Back pain is inconvenient and widespread. According to the American Association of Neuromuscular and Electrodiagnostic Medicine, four out of five adults will have back pain in their lives. If you’re one of the almost 65 million Americans who reported an episode of back pain or one of the 16 million adults with constant back pain, you know this misery all too well.

Sometimes, it’s challenging to pinpoint what’s causing your back pain. Was it sleeping in a strange position, or was it from spending hours on your laptop? Did working in the garden or mopping the floor cause it to flare up? Your back pain could be a combination of the four or something else. So, how do you make it stop?

From sharp jolts of pain with movement to constant dull aches, back pain varies from debilitating to uncomfortable. You could be making the pain worse without realizing it. Scrolling Instagram, sitting, and doing other activities could contribute to your back pain. Have you ever gotten to the end of your day and felt pain and achiness in your back, but you’re not sure what caused it? This occurrence is common; most cases of back pain don’t come from a sudden injury or fall but an unknown onset. Here are some everyday habits that may be causing your back pain.

Bad posture.

Bad posture is one of the leading causes of back pain. Sitting in a hunched position puts pressure on your lower back, leading to spasms and pain because of the change in the normal curvature of your spine. For example, slouching over your computer can cause changes in the usual posture of your spine. Doing this for a long time can cause back pain because of the persistent pressure on the spinal discs.

Working from home can make sitting in this position more tempting. Some people have been working from their sofa for the past two years, so they’ve developed substantial upper and lower back pain.

Looking down at your phone.

Looking down at your book, tablet, or phone can cause upper back and neck pain. Staying in this position can make the muscles and spine of your upper back work extra hard to prevent the head from going further in front. It would be best if you sat in a position where your ears sit center to your shoulders.

Sitting in chairs with no support.

Sitting in chairs with poor support for too long can significantly contribute to back pain. It would be best to invest in an ergonomic office chair. While in your chair, you should sit with your core in a neutral position, lumbar support, good wrist support for your mouse and keyboard, a footrest, purchase a convertible standing/sitting desk, and keep your screens at eye level.

Not taking short standing breaks.

Your Apple Watch reminds you to move every hour for a reason; these short breaks can help your back. The average desk worker spends hours on a keyboard, causing increasing exhaustion in their spinal support muscles.

Walking without arch support.

How you walk can impact how your back feels. If you’re a foot-slapping walker, that may cause back pain. Our feet are supposed to move in a curvilinear form, arching from our heel to our toes. This method uses the foot’s intrinsic muscles to take every step. If you’re flat-footed and slap your feet when you walk or walk with no arch support, your foot collapses, and the chain of energy ends in your back, causing lower back pain.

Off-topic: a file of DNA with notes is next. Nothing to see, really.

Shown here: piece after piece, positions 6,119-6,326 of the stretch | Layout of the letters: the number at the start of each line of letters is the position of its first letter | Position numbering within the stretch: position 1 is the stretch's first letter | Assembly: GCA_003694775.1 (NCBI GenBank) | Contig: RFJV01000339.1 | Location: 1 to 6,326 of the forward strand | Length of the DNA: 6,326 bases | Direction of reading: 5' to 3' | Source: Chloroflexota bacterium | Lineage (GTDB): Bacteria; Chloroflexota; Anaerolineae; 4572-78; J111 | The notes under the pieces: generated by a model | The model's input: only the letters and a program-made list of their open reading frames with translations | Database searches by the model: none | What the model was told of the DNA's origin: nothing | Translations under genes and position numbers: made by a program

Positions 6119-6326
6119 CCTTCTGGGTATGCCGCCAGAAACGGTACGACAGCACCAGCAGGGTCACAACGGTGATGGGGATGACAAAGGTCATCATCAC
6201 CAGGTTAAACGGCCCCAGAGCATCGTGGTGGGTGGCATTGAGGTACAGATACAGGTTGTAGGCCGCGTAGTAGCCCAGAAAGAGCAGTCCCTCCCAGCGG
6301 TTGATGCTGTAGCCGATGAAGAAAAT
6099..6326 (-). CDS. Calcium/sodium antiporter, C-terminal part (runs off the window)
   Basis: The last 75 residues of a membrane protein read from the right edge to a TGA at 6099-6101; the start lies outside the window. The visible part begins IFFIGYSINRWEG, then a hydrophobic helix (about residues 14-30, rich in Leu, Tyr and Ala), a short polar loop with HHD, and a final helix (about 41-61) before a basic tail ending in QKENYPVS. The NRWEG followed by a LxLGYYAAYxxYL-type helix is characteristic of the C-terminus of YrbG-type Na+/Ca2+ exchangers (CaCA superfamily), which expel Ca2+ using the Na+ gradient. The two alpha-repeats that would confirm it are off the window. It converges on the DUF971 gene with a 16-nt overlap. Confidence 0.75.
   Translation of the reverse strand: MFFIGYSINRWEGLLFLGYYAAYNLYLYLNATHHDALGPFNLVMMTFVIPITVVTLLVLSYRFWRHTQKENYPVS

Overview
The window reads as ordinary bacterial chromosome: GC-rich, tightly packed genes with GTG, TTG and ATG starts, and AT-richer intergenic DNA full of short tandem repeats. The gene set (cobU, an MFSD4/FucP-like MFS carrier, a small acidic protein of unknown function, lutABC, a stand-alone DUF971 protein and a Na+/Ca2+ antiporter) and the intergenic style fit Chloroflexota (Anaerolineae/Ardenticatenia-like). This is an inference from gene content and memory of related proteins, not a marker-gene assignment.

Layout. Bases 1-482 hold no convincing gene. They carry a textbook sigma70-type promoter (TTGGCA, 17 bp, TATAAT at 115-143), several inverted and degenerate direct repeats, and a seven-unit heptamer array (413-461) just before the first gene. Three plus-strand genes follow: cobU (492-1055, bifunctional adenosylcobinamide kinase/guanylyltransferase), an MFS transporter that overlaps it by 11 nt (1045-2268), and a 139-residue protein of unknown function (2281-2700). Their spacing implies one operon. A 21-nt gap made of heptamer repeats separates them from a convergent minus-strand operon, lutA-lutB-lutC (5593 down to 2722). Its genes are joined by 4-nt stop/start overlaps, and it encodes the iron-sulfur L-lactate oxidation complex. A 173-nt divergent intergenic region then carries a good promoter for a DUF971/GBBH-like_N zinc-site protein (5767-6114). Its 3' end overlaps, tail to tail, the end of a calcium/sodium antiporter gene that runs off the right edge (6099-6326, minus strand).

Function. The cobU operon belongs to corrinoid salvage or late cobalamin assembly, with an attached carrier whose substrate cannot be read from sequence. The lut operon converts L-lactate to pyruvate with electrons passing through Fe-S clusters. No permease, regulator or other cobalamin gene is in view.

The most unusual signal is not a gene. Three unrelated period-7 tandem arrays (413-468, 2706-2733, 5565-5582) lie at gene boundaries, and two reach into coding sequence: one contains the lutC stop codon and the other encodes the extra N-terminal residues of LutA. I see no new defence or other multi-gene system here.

Not walking enough.

Our spines are meant for moving. Between our sleeping time and our time at work in a seated position, it’s no wonder our spines are throbbing in pain. Numerous people spend hours not moving around. It would be best to try working out and walking to alleviate this issue. Even as simple as walking, exercise nurtures the spine and strengthens the surrounding muscles. If you’re sedentary and suffer back stiffness and pain, you should try walking for 30 minutes daily. This exercise is an easy way to build up your strength and protect your back.

Neglecting to stretch.

If your back has felt sore or tight after a workout, stretching can help. Daily stretching is a great way to stop back spasms and pain. You don’t have to do yoga, but you should attempt to stretch your neck, arms, and legs daily.

Not engaging your core.

A strong core is essential for ideal back health. It will help if you incorporate more core work in your everyday fitness routine, like bicycles, dead bugs, and forearm planks. Strengthening your core muscles is vital to reducing overall back pain. Engaging your core can help stop back pain by relieving stress from the facet joints and discs. You should also ensure that you use the proper body mechanics and form to avoid more pressure on the spine. It would help to use your leg muscles when you bend forward, for example, doing a lunge or squat to pick something up off the ground.

Using the wrong pillow.

It would help if you found the proper pillow that offers back support while sleeping. The right pillow keeps your neck parallel to the mattress and adapts to your sleep position. For example, cervical contour pillows are effective because they elevate your neck more while sleeping on your side and less on your back. If your mattress is firmer, use a thick pillow because there’s less cushion for your shoulder to melt into, so there’s more space between your head and bed. If your mattress is memory foam, use a thinner pillow to offset your shoulder sinking into the mattress.

Back pain is a common issue that most Americans deal with daily. However, most people probably don’t know that there are everyday habits that contribute to their back pain. If you notice any of these habits, try your best to stop them before your back pain worsens. It may also help to consult with your doctor for their opinion and ideas on moving forward.

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